Calling a Family Meeting

When we had a problem in our home growing up, my mother would call a family meeting. The four of us — my mother, father, sister, and me — would gather at the kitchen table. My mother held court — her arms folded across her chest, often peering over her bifocals. My father sat silently looking down at the ground or table, fiddling with his enormous cocoa hands. My sister, seven years my junior, would steal glances at me (she and I both trying to figure out which of us was in trouble).

Our family meetings were rarely about goodness. Goodness, we deemed, could be discussed anywhere, at any time. In fact, my mama shouted goodness from the rooftops every chance she got — putting bumper stickers on her car, sending announcements to extended family members, bragging about her babies to coworkers. My dad’s goodness glee came in more muted tones. Dad didn’t need details to substantiate his love and pride in his babies.

The opposite of goodness is not badness, but instead not-rightness, offness, something that misaligned with our values in our family. Our family meetings were as comfortable as splinters in your thumb, a pebble in your shoe, or a picture frame that hangs almost straight above your living room couch. On the other side of a family meeting, there was no relief or happiness. There was clarity, accountability, and a commitment to do better or at least try knowing that we had and loved each other no matter what.

My mother is gone and as her oldest, I imagine her responsibility has fallen to me. In that vein, I am calling a family meeting on this last Sunday of May in the year of our Lord 2021, sometime between the 9AM service and brunch. Meet me at the table.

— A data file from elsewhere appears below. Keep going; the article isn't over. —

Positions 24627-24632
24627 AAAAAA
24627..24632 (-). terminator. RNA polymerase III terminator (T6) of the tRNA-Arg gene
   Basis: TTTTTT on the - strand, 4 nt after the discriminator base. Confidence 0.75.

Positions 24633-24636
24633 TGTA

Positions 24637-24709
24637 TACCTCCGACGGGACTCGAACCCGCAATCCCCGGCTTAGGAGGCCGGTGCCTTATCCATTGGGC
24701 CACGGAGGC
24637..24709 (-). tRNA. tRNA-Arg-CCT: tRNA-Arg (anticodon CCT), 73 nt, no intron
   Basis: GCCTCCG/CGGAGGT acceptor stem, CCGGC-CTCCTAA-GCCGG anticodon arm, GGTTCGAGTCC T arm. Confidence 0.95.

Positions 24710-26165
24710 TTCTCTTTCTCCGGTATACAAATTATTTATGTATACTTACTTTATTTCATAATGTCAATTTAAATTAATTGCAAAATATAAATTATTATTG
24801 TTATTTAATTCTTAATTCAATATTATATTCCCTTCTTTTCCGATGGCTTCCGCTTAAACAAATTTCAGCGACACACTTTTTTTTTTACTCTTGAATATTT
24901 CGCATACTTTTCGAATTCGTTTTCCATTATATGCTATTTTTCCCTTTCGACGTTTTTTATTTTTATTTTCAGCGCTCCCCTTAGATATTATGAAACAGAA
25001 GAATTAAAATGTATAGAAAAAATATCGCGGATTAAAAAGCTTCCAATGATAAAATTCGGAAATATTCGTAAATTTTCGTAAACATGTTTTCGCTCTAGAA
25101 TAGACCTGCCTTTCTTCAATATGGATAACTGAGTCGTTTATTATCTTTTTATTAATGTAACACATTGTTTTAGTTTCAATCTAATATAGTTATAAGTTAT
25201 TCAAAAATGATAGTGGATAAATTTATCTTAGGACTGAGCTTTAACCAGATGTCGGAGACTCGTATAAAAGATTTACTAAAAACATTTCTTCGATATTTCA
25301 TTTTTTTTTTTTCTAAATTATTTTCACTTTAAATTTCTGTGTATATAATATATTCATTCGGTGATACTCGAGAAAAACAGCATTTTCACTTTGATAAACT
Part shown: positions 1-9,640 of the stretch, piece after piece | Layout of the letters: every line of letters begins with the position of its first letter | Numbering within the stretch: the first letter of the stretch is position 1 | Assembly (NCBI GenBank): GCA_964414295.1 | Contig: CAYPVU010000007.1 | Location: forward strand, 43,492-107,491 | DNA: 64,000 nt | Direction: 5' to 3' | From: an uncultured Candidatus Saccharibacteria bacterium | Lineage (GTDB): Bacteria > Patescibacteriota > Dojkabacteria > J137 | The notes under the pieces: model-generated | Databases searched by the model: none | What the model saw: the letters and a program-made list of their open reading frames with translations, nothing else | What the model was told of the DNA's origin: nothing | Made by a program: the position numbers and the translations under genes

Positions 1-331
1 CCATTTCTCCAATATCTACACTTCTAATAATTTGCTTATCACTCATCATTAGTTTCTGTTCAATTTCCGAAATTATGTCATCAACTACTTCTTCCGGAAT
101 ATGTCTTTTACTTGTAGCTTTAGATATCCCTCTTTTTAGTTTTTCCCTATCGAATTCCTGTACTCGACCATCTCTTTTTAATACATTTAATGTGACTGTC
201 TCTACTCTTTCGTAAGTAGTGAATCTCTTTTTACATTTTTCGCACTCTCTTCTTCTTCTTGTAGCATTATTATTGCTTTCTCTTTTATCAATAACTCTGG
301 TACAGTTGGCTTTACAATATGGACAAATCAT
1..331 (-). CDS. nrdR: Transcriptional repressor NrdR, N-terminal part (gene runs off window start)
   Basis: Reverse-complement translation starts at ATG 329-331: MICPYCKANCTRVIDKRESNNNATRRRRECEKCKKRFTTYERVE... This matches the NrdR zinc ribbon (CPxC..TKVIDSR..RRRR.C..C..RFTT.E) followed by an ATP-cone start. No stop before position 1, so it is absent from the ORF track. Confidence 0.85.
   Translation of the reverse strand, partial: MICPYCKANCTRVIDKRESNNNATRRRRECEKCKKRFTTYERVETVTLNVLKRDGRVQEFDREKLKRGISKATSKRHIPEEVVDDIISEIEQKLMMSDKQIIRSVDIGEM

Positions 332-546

I want to start first by saying that I love you more than words can describe. This community of BIPOC educators (and our allies) has provided a sounding board, safe space, and strong learning community for me over the past decade. In my hardest moments, you have helped me bury my parents, pay my rent, and feel loved without reservation. It is because of that love I’ve called this meeting.

You did not touch me long enough for my body to remember it well. Almost two years later, I am not sure if that makes it better or worse. You, Black and man and popular, were already drunk when I arrived at the bar. I utter this assumption whenever I recount the story, providing the rebuttal I imagine you would give if I (or someone I love) confronted you. The truth is, I don’t know if you were drunk when I took my seat next to you. We were not friends yet — just online acquaintances — but folks liked you, vouched for your brilliance, passion, and character. Some of the ones admired and trusted most fucked with you (and still do). Above all, you were Black. In a room full of white faces, I deemed you safe.

Our waitress appeared five minutes later to check on our full table. Your drink was half empty and steadily diminishing. I ordered two Jack and Gingers for myself. I don’t usually drink, but being surrounded by white folks at a bar after a long day with white folks in a school is an invitation for Jack Daniels, numbness, and forgetting.

“Oooh, I see the party is starting!” you exclaimed. “Oh yeah!” I said, trying to match your tenacity and liquid enthusiasm.

But then. You ordered another drink and put your hand on my forearm as you leaned close. “There’s ‘bout to be a party up here and another party down under this table, you know what I’m saying?!” You snickered at your comment. I did not.

A white woman across from me asked for advice about equity initiatives at her school. The waitress returned with our drinks. I downed both and excused myself to the bathroom where I texted friends a play-by-play of your comments.

“Unsurprising.”
“Yikes.”
“You good though?”

I returned to my seat and smiled. My arm tingled from the unwanted touch, my heart raced. I knew what you were saying and yet I could not bring myself to shout, yell, or dismiss your uninvited closeness. I answered the white woman’s questions about her equity initiatives until my friend announced they were tired. We drove back to our hotel and back to Boston the next day. I spent most of our drive silently replaying your comment over and over again in my head until it blurred and slurred like your words the night before: